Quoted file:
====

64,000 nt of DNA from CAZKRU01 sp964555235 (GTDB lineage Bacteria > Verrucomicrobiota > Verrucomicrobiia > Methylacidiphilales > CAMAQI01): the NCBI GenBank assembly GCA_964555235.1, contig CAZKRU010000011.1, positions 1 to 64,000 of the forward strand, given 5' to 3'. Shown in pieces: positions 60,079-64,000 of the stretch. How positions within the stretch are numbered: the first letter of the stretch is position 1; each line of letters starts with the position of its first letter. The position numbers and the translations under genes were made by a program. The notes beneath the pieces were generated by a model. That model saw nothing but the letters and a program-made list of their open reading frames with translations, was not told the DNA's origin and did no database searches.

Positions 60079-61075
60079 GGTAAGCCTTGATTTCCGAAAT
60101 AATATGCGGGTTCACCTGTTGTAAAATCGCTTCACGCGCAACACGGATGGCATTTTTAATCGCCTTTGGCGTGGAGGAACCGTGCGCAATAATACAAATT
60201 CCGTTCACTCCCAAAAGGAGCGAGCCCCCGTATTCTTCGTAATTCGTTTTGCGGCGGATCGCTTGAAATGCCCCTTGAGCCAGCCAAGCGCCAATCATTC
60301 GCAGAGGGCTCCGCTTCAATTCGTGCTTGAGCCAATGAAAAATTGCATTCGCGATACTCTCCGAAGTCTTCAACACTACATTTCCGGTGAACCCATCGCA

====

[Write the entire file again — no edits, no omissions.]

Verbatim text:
64,000 nt of DNA from CAZKRU01 sp964555235 (GTDB lineage Bacteria > Verrucomicrobiota > Verrucomicrobiia > Methylacidiphilales > CAMAQI01): the NCBI GenBank assembly GCA_964555235.1, contig CAZKRU010000011.1, positions 1 to 64,000 of the forward strand, given 5' to 3'. Shown in pieces: positions 60,079-64,000 of the stretch. How positions within the stretch are numbered: the first letter of the stretch is position 1; each line of letters starts with the position of its first letter. The position numbers and the translations under genes were made by a program. The notes beneath the pieces were generated by a model. That model saw nothing but the letters and a program-made list of their open reading frames with translations, was not told the DNA's origin and did no database searches.

Positions 60079-61075
60079 GGTAAGCCTTGATTTCCGAAAT
60101 AATATGCGGGTTCACCTGTTGTAAAATCGCTTCACGCGCAACACGGATGGCATTTTTAATCGCCTTTGGCGTGGAGGAACCGTGCGCAATAATACAAATT
60201 CCGTTCACTCCCAAAAGGAGCGAGCCCCCGTATTCTTCGTAATTCGTTTTGCGGCGGATCGCTTGAAATGCCCCTTGAGCCAGCCAAGCGCCAATCATTC
60301 GCAGAGGGCTCCGCTTCAATTCGTGCTTGAGCCAATGAAAAATTGCATTCGCGATACTCTCCGAAGTCTTCAACACTACATTTCCGGTGAACCCATCGCA